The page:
Gone are the days of self-certified mortgages. Referred to by some elements of the media, post credit crunch, as ‘Liar loans’, these self-certified mortgages were quickly outlawed by a Government keen to protect the system from some of the excesses of the first half-decade of the new millenium.

Self-certified mortgages were a relatively easy way for self-employed borrowers or contractors to obtain mortgages even when they had fluctuating and unpredictable income streams. After all, being self-employed can be many good things, but a stable and predictable revenue is rarely considered one of them.

Post 2008, as lending criteria has tightened and lenders’ criteria has become even more regulated, the number of people in the UK that describe themselves as self-employed has risen dramatically from 3.3 million in 2001 to 4.8 million now. Of course, whether you are an employee, a contractor, a sole trader or a company director, you will all be required to illustrate two things when applying for a home loan; namely income and outgoings.

As an employee, two or three years stable employment and a steady pay cheque backed up by the appropriate P60s will usually be all that’s required to set the ball rolling. As a self-employed applicant things can be a little more complicated. First of all, you need to illustrate a stable income that is sufficient to service your proposed loan. To do this you’ll probably need to apply for an SA302. HMRC will provide this for you but you need to start the process sooner rather than later.

In addition, it helps a lot if you can supply two or three years of audited accounts. Most lenders will want to see accounts by a Certified or Chartered Accountant and when considering income streams they will have varying methods for arriving at what is deemed to be your income.

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If you are the director of a small or medium sized business with several shareholders and you take the majority of your income through a fixed annual salary you are more likely to be seen as an employee for all intents and purposes. If you own the business and it is healthy and profitable there should be no problem. However, where most self-employed applicants discover they may have a problem is when they are taking a relatively low salary and supplementing it with annual dividends. This may be sensible from a tax management standpoint but when trying to illustrate income it doesn’t help your case if your income varies year by year or is largely dependent on discretionary bonuses.

Illustrating profitability is another hurdle to overcome for many small businessmen who are used to reducing taxable profit as much as they can in order to retain capital in the business! Streamlining your tax affairs can come back to haunt you when you are trying to illustrate the your business’ real potential.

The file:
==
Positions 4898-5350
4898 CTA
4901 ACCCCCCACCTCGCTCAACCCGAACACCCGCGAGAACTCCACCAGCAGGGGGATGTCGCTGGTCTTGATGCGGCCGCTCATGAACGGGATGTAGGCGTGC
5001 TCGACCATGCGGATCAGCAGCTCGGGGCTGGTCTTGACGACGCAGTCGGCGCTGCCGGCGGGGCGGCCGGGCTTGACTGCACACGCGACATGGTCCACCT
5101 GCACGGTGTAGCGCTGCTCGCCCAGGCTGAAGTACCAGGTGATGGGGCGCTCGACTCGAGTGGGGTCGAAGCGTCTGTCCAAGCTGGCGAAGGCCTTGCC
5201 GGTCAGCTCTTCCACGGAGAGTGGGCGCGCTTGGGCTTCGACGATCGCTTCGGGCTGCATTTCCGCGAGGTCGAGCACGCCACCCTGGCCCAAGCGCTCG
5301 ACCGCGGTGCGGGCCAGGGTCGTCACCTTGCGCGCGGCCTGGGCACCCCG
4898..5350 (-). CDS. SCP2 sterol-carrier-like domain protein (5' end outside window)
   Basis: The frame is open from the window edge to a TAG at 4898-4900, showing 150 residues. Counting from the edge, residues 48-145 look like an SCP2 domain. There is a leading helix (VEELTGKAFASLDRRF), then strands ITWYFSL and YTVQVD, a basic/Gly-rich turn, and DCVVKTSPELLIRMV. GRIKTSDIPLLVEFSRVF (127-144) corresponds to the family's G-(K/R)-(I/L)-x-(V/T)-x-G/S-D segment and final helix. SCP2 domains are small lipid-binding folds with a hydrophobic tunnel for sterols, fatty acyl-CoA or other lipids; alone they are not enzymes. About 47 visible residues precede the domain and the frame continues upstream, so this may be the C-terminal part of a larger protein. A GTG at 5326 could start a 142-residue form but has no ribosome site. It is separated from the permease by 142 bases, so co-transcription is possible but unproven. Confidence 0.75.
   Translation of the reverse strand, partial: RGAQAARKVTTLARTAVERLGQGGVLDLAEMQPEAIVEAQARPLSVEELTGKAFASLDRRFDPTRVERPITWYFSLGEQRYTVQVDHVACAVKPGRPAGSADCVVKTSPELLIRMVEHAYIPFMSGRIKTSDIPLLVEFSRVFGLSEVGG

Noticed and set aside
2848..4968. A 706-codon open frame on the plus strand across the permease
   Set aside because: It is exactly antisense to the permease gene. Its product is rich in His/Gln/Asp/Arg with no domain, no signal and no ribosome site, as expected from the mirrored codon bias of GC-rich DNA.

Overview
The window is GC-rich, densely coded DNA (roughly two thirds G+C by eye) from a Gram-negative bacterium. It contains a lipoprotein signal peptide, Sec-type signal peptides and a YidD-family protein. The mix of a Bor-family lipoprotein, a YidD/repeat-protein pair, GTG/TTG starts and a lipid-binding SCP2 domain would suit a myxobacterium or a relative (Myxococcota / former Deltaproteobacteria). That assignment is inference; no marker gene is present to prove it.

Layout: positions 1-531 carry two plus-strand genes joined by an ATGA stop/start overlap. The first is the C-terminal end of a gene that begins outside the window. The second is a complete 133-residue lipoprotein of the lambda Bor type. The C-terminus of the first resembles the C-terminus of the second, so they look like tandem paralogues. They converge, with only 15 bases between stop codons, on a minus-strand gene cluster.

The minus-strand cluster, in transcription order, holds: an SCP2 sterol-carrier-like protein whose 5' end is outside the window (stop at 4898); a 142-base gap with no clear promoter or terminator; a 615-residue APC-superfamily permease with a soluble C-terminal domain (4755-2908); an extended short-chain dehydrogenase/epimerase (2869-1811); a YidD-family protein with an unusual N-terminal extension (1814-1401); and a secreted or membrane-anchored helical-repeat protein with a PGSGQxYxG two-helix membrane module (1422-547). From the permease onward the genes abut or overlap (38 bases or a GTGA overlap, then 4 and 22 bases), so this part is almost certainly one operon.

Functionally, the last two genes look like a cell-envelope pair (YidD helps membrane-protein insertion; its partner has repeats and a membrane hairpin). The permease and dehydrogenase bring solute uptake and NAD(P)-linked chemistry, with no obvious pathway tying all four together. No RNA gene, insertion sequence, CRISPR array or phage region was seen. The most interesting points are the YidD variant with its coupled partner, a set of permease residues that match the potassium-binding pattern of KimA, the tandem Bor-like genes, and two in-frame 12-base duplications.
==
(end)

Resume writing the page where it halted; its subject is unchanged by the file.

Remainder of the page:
If your business income is rising year on year a lender will usually take an average over say the last three years but if it has been erratic or falling they are more likely to take the lowest, most recent year for their purposes.

In large part, assuming that you enjoy a reasonable level of income, obtaining a mortgage as a self-employed person is more to do with being organised than anything else. Have up-to-date accounts available, ideally for the last two or three years will make a big difference. If you take the bulk of your salary as a monthly salary this should help, as will a history of rising profits and/or personal salary. If your spouse works in the business too, spreading your household’s income over two pay cheques might be advisable from a tax perspective but a lender may be nervous lending on a multiplier based on one source of income.

As with all borrowers, try to spend six months before you apply trimming down unnecessary expenditure and eradicate any ‘red flags’ from your bank statements such as online gambling payments! You are trying to impress your lender with a history of financial stability and probity after all.

All-in-all, modern lending criteria are largely based on mitigating risk both to the lender and the borrower. After all, no-one wants another financial crash driven by irresponsible home loans. If you are able to ‘jump through all the hoops’ it should not matter whether you are employed or technically self-employed although if there is one area of the mortgage sector where good advice can be a real benefit it is here.

If you are self-employed and would like to explore mortgage options contact Mortgage Required for an initial, no-obligation consultation.

For more information or to speak to an adviser, contact Mortgage Required for a no-obligation chat on 01628 507477.

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